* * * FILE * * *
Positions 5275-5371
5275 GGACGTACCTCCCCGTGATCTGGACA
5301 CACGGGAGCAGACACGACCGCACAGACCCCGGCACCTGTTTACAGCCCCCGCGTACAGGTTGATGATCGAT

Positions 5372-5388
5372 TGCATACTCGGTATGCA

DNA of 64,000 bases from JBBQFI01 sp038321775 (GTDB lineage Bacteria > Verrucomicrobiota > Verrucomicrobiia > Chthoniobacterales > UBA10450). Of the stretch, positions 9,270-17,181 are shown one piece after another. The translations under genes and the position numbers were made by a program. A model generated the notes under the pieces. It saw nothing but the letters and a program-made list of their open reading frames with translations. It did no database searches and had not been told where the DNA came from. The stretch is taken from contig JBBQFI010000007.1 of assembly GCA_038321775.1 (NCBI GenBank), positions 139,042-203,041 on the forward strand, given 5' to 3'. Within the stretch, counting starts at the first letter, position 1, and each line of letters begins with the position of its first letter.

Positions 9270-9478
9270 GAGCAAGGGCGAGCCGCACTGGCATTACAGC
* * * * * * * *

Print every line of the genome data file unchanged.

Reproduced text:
Positions 5275-5371
5275 GGACGTACCTCCCCGTGATCTGGACA
5301 CACGGGAGCAGACACGACCGCACAGACCCCGGCACCTGTTTACAGCCCCCGCGTACAGGTTGATGATCGAT

Positions 5372-5388
5372 TGCATACTCGGTATGCA

DNA of 64,000 bases from JBBQFI01 sp038321775 (GTDB lineage Bacteria > Verrucomicrobiota > Verrucomicrobiia > Chthoniobacterales > UBA10450). Of the stretch, positions 9,270-17,181 are shown one piece after another. The translations under genes and the position numbers were made by a program. A model generated the notes under the pieces. It saw nothing but the letters and a program-made list of their open reading frames with translations. It did no database searches and had not been told where the DNA came from. The stretch is taken from contig JBBQFI010000007.1 of assembly GCA_038321775.1 (NCBI GenBank), positions 139,042-203,041 on the forward strand, given 5' to 3'. Within the stretch, counting starts at the first letter, position 1, and each line of letters begins with the position of its first letter.

Positions 9270-9478
9270 GAGCAAGGGCGAGCCGCACTGGCATTACAGC